An ancient city like Hanoi with its intermittent wars of territory and rebellion, its agrarian economy and values and oral traditions, and the abrupt change of written language from Han Nom to Quốc Ngữ, has left many voids in recorded history.  The social uses of space throughout the city have changed through the ages leaving ambiguous traces for historiography other than as archeological sites.  Hanoi and its streets is a substrate of homes as commerces built upon foundations of other homes upon commerce and family altars, all the way through time.  In a millennial city like Hanoi, except for the few clearly marked spaces clearly dedicated to the operation of the state, what space is not a Heterotopia?  In other words, in a place where every space is saturated with memory without a continuous record, what can be used as a constant in order to reference and compare cultural and ideological changes? Belonging to its territory, Son ta has been used throughout ancient history in a multiplicity of forms up to the present, and has marked on its body in each form of every major dialectical change in this society.

During the feudal period lacquer was used as a protective and decorative skin for wooden objects in temples or for everyday use.  During the colonial period, son ta was introduced as a image making medium as the concept of beaux arts and artistic authorship was introduced to Vietnam.  During the revolutionary period as painting, this medium was charged with nationalism and propaganda.  In the present day, after Doi Moi coinciding with international postmodernism, is a liminal period of changes in form and reflections on its own history.  

With its qualities related to time, its many layers of building up (or construction) to the sanding away (or erosion), I liken Vietnamese son ta to a type of palimpsest, an ancient tablet or manuscript which preserves traces of writing that has been erased or written upon-- both being relevant vestiges and testimonies of another time that is barely discernable and entirely open to interpretation.

Source: Plate XII. ''The S.S. Teacher's Edition: The Holy Bible.'' New York: Henry Frowde, Publisher to the University of Oxford, 1896. {{PD-US}} and http://en.wikipedia.org/wiki/File:Codex_ephremi.jpg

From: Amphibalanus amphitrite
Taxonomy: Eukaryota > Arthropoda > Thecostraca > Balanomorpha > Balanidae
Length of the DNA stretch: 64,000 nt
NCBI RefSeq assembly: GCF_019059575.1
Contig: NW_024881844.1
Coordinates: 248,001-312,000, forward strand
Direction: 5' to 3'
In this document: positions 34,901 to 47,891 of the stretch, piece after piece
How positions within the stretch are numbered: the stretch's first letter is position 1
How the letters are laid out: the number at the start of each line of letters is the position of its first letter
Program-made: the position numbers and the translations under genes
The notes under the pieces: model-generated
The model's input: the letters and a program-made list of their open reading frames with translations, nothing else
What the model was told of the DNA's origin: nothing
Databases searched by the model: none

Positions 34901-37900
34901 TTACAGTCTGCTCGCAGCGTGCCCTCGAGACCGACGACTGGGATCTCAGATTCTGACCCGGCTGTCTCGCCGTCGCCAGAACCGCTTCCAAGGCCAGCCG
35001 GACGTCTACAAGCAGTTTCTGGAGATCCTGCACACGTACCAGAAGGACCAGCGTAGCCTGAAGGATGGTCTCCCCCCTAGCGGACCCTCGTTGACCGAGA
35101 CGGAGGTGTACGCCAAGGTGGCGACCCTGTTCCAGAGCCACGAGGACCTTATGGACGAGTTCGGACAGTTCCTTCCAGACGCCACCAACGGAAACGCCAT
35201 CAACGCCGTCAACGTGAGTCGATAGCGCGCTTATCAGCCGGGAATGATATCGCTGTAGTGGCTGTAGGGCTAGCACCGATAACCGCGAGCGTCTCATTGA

Source: Plate XII. ''The S.S. Teacher's Edition: The Holy Bible.'' New York: Henry Frowde, Publisher to the University of Oxford, 1896. {{PD-US}} and http://en.wikipedia.org/wiki/File:Codex_ephremi.jpg

Lacquer as a form of exchange

LACQUER AS HISTORY AND MEMORY

Sơn Ta, is a resinous substance extracted from the Rhus Sucedanea tree native to North Viet Nam that has been processed for thousands of years in the same artisanal manner.  Traditionally, this resin was used as a protective covering of wood and everyday objects to decorate and protect them from the changes in temperature, humidity, termites and other insects. In the realm of the spiritual, Buddhist temples also used lacquer as the binding agent for polychrome wood sculptures representing Buddhas or deities. The use of gold leaf and silver bathed in the lacquer gives the icons a powerful symbolism and mystical a light. 

In the Dau temple in Northern Vietnam, there are even two examples of mummified monks whose bodies were covered in lacquer after having achieved the maximum level of purity and being.  Similarly in Japan existed the ritual of Sokushinbutsu, a practice of self-mummification through a slow suicide over the period of many years consisting in a strict diet of nuts and grains finally culminating in the steady ingestion of natural Lacquer Urushi tea to dehydrate the body and protect it from microbes that break down the body after death.  After death, Urushi works on the body from the inside preserving it as a living record of one who has endured the difficult process to enlightenment in a final act of self-denial.